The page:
When he was a child, Kansas resident Ken Lassman visited his ancestors’ graves every Memorial Day.
Lassman: “I’m fifth-generation Douglas County. I was born and raised here and so it was kind of a big deal to go out to the Oak Hill Cemetery. It was just this annual ritual.”
The 64-year-old remembers that on those visits, he always saw the colorful blossoms of peonies – a traditional graveside planting.
Lassman: “I thought it was really cool that the past generations thought about our generations by planting those peonies so that there would be something blooming on Memorial Day.”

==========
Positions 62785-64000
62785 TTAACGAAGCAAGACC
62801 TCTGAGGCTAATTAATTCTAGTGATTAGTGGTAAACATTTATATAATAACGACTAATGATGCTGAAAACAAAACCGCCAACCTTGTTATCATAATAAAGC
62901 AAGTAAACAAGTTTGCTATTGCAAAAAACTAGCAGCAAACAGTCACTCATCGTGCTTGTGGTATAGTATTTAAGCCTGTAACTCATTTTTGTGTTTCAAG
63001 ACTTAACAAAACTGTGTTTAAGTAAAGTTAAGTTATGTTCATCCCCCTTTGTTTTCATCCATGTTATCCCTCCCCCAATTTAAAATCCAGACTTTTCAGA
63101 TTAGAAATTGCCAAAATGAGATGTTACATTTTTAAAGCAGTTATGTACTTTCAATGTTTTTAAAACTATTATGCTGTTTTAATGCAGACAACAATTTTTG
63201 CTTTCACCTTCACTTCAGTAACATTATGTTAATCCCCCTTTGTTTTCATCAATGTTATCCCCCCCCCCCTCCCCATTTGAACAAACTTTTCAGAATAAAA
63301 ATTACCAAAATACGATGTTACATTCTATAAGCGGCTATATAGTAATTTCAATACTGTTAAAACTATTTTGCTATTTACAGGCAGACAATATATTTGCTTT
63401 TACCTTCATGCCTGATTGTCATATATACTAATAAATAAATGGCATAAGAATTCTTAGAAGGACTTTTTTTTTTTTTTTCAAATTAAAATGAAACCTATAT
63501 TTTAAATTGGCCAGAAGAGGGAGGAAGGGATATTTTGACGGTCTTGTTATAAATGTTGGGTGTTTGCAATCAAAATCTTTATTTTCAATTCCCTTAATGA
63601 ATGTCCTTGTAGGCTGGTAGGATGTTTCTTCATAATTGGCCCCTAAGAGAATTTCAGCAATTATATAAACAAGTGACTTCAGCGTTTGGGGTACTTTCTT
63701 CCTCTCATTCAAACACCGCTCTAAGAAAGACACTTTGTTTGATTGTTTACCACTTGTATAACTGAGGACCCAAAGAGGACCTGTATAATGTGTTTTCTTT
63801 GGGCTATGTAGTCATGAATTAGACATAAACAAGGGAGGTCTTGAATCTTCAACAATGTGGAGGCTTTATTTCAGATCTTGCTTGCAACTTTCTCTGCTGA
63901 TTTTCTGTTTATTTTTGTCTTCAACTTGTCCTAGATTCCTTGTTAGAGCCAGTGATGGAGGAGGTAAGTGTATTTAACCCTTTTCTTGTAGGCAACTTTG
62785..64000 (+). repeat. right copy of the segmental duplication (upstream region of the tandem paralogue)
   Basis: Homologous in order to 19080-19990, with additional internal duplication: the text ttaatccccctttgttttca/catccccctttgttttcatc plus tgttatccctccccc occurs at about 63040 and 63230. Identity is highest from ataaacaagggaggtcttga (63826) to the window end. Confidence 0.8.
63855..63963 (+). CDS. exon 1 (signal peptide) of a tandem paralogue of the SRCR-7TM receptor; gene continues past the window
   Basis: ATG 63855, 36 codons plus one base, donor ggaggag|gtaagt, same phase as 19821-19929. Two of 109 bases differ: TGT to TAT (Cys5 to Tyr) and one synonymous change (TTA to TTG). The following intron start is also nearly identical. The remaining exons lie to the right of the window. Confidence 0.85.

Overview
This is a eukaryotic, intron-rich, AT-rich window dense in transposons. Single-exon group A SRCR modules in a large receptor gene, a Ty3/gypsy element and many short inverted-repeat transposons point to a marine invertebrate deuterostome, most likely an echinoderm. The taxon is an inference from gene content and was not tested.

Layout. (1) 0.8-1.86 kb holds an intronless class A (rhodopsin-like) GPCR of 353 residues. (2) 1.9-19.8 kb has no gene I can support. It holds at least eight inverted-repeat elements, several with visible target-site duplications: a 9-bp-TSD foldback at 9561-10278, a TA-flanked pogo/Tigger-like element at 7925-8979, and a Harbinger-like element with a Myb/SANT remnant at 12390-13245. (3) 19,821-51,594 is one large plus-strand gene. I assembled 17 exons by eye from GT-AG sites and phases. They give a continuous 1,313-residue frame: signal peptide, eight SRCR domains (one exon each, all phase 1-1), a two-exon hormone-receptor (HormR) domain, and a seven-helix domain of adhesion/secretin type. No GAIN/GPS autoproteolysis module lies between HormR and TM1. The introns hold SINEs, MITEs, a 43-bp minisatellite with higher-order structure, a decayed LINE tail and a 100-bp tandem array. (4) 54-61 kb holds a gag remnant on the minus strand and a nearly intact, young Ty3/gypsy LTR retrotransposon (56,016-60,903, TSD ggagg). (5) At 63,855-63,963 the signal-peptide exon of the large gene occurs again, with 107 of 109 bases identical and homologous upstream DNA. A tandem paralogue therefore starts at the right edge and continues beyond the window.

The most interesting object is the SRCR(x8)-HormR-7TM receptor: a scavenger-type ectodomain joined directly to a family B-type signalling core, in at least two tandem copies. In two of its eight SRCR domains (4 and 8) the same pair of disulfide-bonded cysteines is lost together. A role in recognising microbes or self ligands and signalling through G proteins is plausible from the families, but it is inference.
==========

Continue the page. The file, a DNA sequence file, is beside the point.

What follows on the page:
But as the climate has warmed, Lassman’s noticed that the peonies often bloom earlier than they used to.
Lassman: “By the time Memorial Day occurred, a lot of years, it has passed the blooming time.”
His observations are corroborated by research that shows many plants are now flowering earlier and earlier as the climate warms.
Lassman is now looking for other flowers that are likely to bloom on Memorial Days in the future. He thinks it might be time to create a new tradition.
Lassman: “I certainly want to give it a try, and maybe we’ll have a range of plants so that we make sure that something is going to be blooming.”
Reporting credit: Sarah Kennedy/ChavoBart Digital Media.